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fix typo in <em> html tags

(they're styled out anyway, but that may change)
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1 parent 62c2706 commit 7327047e7b8960b1ecce115eee05a9e260d00be3 @nusco nusco committed Nov 24, 2012
Showing with 5 additions and 5 deletions.
  1. +3 −3 resources/public/tutorial/page10.html
  2. +1 −1 resources/public/tutorial/page3.html
  3. +1 −1 src/tryclojure/views/home.clj
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6 resources/public/tutorial/page10.html
@@ -17,19 +17,19 @@
Vectors and lists are sequential and ordered collections.
Sets are not ordered, and they cannot contain duplicate elements.
Maps are key-value collections, where the keys can be any object.
- Here, we've used what Clojure calls a <emp>keyword</emp> (<code>:foo</code>) for one of the keys, and a number for the other key.
+ Here, we've used what Clojure calls a <em>keyword</em> (<code>:foo</code>) for one of the keys, and a number for the other key.
</p>
<p>
- Now I'll tell you another thing that may surprise you: Clojure collections are <emp>immutable</emp> - they can never change.
+ Now I'll tell you another thing that may surprise you: Clojure collections are <em>immutable</em> - they can never change.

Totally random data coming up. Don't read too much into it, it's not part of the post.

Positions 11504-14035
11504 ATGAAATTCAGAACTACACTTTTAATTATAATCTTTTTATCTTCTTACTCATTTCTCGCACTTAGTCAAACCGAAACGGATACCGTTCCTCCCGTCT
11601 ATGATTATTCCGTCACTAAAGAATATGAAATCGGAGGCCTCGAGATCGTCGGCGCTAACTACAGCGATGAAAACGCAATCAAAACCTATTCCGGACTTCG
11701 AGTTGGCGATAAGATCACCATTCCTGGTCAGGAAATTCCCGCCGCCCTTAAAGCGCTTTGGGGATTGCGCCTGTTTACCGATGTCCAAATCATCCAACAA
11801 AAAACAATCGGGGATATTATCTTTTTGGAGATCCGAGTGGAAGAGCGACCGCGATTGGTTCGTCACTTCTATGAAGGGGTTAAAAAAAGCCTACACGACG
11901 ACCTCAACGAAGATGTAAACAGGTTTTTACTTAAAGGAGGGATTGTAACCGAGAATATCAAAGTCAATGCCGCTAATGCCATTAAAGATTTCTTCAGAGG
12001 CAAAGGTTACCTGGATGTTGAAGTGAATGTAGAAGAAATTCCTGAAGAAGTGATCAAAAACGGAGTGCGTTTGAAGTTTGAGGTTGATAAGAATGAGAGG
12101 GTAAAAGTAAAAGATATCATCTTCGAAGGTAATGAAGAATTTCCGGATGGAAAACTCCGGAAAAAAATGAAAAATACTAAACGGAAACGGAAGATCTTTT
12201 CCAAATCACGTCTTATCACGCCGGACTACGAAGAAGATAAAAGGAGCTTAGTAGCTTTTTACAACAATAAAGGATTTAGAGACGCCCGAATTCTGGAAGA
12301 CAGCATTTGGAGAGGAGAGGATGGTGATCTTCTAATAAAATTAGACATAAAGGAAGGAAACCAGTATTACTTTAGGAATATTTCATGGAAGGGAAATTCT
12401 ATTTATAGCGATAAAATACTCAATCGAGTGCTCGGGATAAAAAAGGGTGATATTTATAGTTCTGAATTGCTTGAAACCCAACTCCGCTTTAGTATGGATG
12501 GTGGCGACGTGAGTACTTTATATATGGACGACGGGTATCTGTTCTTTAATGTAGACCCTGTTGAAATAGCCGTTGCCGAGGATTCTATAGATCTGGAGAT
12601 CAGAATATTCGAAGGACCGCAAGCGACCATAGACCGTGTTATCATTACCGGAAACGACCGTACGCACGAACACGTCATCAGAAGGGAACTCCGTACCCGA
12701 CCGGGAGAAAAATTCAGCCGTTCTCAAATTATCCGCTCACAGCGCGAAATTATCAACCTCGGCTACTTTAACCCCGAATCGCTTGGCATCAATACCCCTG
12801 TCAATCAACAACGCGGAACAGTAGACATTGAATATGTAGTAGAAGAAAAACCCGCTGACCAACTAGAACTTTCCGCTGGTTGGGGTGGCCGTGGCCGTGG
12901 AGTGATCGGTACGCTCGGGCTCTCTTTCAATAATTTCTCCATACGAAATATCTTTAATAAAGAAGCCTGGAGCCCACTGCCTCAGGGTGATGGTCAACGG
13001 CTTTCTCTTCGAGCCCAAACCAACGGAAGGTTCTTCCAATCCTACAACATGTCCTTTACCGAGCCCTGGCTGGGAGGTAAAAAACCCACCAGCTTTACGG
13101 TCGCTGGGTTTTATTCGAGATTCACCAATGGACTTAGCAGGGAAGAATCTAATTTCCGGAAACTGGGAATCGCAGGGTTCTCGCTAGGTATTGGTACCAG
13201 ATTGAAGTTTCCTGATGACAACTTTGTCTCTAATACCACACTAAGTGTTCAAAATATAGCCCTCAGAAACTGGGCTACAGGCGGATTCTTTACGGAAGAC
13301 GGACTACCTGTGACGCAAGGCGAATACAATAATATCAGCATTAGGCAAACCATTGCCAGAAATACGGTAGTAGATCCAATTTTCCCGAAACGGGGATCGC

When you do anything on a list, including adding and removing elements, you actually get a brand new list.
(Fortunately, Clojure is amazingly efficient at creating new lists).
In general, Clojure encourages you to have as little mutable state as possible.
For example, instead of "for" loops and other state-changing constructs, most of the time you'll see functions doing transformations on immutable data and returning new collections, without changing the old one.
</p>
<p>
- A prime example of this is <code>map</code>. <code>map</code> is a <emp>higher order function</emp>, which means that it takes another function as an argument.
+ A prime example of this is <code>map</code>. <code>map</code> is a <em>higher order function</em>, which means that it takes another function as an argument.
For example, you can ask <code>map</code> to increment each number in a vector by passing it the <code>inc</code> function, followed by the vector.
Try it for yourself: type <code class="expr">(map inc [1 2 3 4])</code> to continue.
</p>
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2 resources/public/tutorial/page3.html
@@ -3,7 +3,7 @@
</p>
<p>
- A Clojure program is made of <emp>lists</emp>.
+ A Clojure program is made of <em>lists</em>.
<code class="expr">(+ 3 3)</code> is a list that contains an operator, and then the operands.
Try out the same concept with the <code>*</code> and <code>-</code> operators.
</p>
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2 src/tryclojure/views/home.clj
@@ -36,7 +36,7 @@
(defpartial home-html []
[:p.bottom
"Welcome to Clojure! "
- "You can see a Clojure interpreter above - we call it a <emp>REPL</emp>."
+ "You can see a Clojure interpreter above - we call it a <em>REPL</em>."
]
[:p.bottom
"Type \"tutorial\" in the REPL to begin."

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